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Farming Interest Groups

Listed author(s):
  • Sean Alley
  • John Marangos

Commons ([1950] 1970 : 34) insisted that "economics should be the science of activity." In this tradition, the aim of this paper is to investigate the impact of farming interest groups on natural resource policy by using a comparative political economy approach. Special attention will be given to farming interest groups in Australia and the United States. Curiously, each group takes a very different ideological approach to promoting farming interests. Our contention is that each group tends to display values that were prominent during its formation. The ideology and thus behavior of interest groups cannot be isolated from the history, the economic conditions, and the changing alternatives open to individuals. It is very reasonable to argue that two groups with similar goals might pursue different means to the same ends; the different means simply reflect values that were important in the formation of the groups. As such, there might be a concerted effort of the farming interest group, based on history, economic conditions, and custom, to either encourage a higher degree of competition or protect against the degree of competition. Copyright 2006 American Journal of Economics and Sociology, Inc..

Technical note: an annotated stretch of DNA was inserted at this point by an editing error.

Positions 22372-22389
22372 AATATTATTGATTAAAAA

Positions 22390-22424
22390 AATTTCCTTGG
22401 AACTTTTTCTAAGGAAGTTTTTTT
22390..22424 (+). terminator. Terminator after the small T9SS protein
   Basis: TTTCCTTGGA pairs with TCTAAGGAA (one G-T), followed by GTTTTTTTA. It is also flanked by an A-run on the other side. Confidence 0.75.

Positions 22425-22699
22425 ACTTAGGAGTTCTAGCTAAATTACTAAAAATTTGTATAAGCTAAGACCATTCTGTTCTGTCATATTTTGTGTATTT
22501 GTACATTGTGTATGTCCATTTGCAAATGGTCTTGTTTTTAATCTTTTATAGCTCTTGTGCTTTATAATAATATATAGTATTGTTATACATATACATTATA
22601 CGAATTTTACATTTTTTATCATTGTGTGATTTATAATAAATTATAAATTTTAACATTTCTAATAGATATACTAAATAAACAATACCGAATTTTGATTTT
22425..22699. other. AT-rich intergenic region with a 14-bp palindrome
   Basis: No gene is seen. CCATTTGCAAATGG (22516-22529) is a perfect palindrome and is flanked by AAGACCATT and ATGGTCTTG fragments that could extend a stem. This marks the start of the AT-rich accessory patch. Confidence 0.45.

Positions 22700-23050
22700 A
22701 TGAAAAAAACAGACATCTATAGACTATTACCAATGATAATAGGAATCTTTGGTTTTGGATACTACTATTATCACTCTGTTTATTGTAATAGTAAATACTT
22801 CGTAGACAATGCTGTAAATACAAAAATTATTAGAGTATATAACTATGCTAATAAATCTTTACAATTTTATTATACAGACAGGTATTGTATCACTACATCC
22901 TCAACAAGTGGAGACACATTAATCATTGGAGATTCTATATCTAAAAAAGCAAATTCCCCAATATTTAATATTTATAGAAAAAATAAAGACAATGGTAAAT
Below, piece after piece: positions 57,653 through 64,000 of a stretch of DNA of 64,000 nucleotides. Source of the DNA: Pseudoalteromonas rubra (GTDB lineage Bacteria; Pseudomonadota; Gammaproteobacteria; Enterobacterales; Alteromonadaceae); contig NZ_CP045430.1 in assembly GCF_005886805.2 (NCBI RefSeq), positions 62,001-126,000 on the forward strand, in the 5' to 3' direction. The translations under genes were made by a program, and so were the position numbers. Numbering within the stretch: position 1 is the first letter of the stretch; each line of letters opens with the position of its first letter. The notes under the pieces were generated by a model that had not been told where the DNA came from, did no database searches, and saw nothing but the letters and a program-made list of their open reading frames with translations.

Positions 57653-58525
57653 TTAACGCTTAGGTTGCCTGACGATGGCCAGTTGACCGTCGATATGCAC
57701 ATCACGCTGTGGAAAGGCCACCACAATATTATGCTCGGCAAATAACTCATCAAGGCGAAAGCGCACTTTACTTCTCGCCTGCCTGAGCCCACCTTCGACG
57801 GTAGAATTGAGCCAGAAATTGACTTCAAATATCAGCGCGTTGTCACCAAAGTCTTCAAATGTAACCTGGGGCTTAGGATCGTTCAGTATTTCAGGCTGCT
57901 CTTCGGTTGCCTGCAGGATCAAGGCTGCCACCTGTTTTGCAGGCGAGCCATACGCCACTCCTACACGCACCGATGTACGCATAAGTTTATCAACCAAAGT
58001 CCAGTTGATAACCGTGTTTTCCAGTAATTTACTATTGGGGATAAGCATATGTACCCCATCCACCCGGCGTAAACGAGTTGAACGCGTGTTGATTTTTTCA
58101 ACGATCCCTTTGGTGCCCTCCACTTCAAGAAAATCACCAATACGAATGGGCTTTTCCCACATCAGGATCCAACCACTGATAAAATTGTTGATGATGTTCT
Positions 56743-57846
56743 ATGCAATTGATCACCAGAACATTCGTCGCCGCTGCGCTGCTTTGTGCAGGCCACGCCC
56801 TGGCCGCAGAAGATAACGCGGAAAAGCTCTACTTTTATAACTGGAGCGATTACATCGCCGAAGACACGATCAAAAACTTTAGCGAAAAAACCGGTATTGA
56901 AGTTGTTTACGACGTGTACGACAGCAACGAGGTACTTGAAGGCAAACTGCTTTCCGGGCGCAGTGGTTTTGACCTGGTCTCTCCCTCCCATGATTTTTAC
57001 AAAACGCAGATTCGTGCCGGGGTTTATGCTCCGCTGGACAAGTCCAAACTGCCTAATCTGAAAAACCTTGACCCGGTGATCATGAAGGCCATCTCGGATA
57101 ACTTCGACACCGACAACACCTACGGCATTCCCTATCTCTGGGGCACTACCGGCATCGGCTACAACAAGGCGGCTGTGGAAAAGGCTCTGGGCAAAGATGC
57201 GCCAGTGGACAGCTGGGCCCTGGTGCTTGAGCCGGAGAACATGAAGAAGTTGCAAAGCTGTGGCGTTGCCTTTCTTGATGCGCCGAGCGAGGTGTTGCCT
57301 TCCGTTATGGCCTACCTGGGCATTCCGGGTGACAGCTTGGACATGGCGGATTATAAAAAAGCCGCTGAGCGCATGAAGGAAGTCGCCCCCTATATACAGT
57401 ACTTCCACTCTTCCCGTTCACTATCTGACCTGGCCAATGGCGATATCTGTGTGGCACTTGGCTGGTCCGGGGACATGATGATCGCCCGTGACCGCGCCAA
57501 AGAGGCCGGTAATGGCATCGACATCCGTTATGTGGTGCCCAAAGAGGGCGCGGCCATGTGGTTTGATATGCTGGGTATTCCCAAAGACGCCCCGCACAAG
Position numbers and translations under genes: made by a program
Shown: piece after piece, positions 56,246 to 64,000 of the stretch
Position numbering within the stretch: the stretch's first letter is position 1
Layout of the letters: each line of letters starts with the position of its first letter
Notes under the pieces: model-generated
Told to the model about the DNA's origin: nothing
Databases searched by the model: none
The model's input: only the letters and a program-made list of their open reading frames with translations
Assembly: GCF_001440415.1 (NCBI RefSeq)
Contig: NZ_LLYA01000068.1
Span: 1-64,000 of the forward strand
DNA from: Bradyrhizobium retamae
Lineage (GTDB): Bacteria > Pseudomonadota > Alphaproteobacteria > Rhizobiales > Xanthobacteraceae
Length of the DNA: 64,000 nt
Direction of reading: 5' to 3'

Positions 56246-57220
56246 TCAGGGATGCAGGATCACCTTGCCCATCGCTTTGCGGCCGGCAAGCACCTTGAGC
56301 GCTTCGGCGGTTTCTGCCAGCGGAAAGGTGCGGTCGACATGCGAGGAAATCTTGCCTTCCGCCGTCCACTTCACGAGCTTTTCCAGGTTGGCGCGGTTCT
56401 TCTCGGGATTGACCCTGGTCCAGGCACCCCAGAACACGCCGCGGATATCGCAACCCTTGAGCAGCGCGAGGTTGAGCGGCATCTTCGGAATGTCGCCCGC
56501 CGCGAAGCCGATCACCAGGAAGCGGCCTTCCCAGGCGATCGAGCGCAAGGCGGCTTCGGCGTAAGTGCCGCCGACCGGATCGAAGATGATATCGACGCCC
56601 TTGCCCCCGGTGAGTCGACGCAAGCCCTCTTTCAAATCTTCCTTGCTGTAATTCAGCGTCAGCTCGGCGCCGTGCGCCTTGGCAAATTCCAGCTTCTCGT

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Article provided by Wiley Blackwell in its journal American Journal of Economics and Sociology.

Volume (Year): 65 (2006)
Issue (Month): 3 (07)
Pages: 497-524

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Handle: RePEc:bla:ajecsc:v:65:y:2006:i:3:p:497-524
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